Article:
‘He could feel our pain’: Inuit survivors meet with Pope Francis
Group of more than 100 met with Pope for about 90 minutes in Iqaluit on Friday
Pope Francis was silent as he listened to Inuit survivors of residential schools tell their stories in the Nakasuk Elementary School gym on Friday afternoon.
That’s according to those who were in the room with the Pope, including former Nunavut premier Paul Quassa.
Francis met with about 100 survivors from across Nunavut, before taking the stage in front of the school where more than 1,000 people waited for him outside.
Quassa said that during the private meeting, Francis apologized to them for what they were put through.
“I think that was the most important thing,” he said.
“I think he said that apology directly from his heart. And he could feel our pain and our memories, and I think that is what counts.”
The meeting, which went for about twice as long as the original 45 minutes it was scheduled for, was held in private.
Quassa said survivors shared their individual stories with Francis, some speaking only in Inuktitut when they addressed him.
“They explained exactly what they had experienced. Us children taken away from our parents, and our parents not really knowing what’s going to happen to us,” he said.
Quassa said that at the age of six, he was taken to a residential school in Churchill, Man., where he spent the next 13 years.
He said he felt like the Pope listened intently as survivors spoke about being taken from their families.
“We were shipped out on a plane,” Quassa said. “I think he really took that into his heart.”
He noted it was the first time a Pope had come to Inuit land, and said it’s something he won’t forget.
“We can say the Pope did land in Nunavut. It’s a historic moment.”
Quassa said he hopes Francis’ visit to Canada, and to Nunavut specifically, will help people heal.
Vincent Hanniliaq, from Igloolik, said he came to see the Pope out of respect for his father, Richard Immaroitok, who was a survivor of Sir Joseph Bernier Federal Day School in Chesterfield Inlet.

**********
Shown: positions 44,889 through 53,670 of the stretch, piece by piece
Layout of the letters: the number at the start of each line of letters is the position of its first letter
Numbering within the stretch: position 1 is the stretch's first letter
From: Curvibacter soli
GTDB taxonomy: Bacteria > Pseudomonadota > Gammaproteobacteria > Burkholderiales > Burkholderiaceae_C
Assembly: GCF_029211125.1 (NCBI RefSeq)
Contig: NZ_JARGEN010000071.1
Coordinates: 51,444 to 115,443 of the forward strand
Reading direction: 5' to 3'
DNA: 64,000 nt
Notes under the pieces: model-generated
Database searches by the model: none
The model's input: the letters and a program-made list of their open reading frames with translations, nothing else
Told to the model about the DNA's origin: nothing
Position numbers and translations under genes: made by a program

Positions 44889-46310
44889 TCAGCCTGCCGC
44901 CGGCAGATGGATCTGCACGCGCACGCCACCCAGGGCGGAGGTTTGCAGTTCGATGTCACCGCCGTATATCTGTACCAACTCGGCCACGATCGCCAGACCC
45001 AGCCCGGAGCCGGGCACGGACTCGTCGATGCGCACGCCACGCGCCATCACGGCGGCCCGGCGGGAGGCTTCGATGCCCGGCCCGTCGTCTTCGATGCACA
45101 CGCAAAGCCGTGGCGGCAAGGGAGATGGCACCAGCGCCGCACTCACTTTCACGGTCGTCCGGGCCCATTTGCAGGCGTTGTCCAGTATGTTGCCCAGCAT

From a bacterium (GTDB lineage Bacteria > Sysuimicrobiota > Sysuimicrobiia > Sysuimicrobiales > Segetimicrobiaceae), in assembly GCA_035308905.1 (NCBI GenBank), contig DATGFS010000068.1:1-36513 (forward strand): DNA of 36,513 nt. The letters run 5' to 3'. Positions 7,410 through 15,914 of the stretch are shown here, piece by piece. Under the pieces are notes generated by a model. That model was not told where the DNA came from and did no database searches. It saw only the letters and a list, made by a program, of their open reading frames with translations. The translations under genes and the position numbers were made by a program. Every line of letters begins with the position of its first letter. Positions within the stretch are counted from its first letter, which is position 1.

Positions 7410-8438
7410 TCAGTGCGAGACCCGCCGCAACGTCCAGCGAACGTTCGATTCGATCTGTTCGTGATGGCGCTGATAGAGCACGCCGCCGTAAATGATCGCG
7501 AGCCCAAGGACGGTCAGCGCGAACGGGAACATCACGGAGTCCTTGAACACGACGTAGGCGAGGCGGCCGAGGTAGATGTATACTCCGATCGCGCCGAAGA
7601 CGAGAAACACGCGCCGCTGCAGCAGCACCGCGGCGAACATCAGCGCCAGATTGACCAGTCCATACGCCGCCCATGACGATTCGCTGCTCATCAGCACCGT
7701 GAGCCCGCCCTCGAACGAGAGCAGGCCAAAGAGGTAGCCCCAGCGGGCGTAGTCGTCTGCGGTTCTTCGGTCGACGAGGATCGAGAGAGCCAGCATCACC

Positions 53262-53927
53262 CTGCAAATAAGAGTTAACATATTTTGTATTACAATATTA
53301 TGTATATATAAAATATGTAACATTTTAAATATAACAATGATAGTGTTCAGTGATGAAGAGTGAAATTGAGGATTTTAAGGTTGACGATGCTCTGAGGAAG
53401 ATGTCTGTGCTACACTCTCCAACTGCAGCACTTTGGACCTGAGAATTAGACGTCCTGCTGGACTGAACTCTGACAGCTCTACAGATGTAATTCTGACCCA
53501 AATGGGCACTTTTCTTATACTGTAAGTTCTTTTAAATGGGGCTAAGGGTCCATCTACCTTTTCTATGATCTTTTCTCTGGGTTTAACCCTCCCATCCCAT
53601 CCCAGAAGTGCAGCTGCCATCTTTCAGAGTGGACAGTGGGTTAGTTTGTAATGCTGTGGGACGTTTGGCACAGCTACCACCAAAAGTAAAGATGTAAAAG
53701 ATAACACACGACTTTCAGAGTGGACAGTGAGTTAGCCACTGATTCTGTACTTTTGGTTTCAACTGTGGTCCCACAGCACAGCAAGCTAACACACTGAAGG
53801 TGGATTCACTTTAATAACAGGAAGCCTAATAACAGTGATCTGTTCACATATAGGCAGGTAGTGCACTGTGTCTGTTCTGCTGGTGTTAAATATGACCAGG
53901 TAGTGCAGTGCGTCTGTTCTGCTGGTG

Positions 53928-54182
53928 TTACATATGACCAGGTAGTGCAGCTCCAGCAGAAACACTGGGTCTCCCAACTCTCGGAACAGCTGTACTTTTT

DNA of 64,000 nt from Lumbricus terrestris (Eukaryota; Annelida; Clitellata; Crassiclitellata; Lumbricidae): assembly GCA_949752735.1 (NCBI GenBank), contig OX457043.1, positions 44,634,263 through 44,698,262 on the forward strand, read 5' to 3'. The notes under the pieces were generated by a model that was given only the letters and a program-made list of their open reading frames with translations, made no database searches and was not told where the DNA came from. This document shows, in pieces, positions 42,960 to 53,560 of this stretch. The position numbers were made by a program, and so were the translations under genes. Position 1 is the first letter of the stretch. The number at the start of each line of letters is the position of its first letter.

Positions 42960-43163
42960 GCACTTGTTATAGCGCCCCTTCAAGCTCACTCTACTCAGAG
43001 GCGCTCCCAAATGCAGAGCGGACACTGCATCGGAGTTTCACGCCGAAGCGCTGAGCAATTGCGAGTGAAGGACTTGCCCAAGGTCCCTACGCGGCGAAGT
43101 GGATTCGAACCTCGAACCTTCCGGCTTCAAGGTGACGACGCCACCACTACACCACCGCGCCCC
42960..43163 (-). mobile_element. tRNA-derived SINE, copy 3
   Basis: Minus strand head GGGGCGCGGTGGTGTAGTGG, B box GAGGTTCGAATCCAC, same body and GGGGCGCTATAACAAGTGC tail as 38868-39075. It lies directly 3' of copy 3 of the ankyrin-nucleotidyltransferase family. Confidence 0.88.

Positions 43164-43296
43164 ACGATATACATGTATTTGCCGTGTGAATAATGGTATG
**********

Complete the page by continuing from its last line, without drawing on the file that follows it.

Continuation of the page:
“He was abused by a priest,” Hanniliaq said.
“He had a drinking problem. He worked on that problem through counselling. He hardly talked about what happened to him, because he didn’t want it to affect me.”
Nancy Aupaluktuq was one of the people who kept the qulliq lit during the private meeting Francis held with survivors inside the school.
The Baker Lake woman saw seven of her eight children go to residential schools. She said she felt “lighter” after hearing the Pope say he was sorry for what priests and nuns did. She spoke in Inuktitut, with her daughter interpreting.
Her daughter, Martha Aupaluktuq-Hickes, said she didn’t experience abuse herself while attending schools in Yellowknife and Iqaluit, but she witnessed it.
“To this day, I wondered why are you bringing that student to your dorm room? It didn’t sit right,” she said of the actions by supervisors in the school.
James Eetoolook, who flew in from Taloyoak to see the Pope, said it was important for him to be there to support survivors.
“Inuit are close. We are all affected by what happened,” he said.
Eetoolook said although he was pleased to see Francis come to Nunavut, it’s too early to forgive the Catholic Church for its involvement in the residential school system.
“I think we need to work together more closely. Inuit always forgive people when they do something wrong. That’s our lifestyle,” he said.
“They’re requesting forgiveness and we have to reconcile on that.”
Iqaluit was his final stop on the Pope’s six-day Canadian visit. He departed for Rome later Friday evening.
– With files from Corey Larocque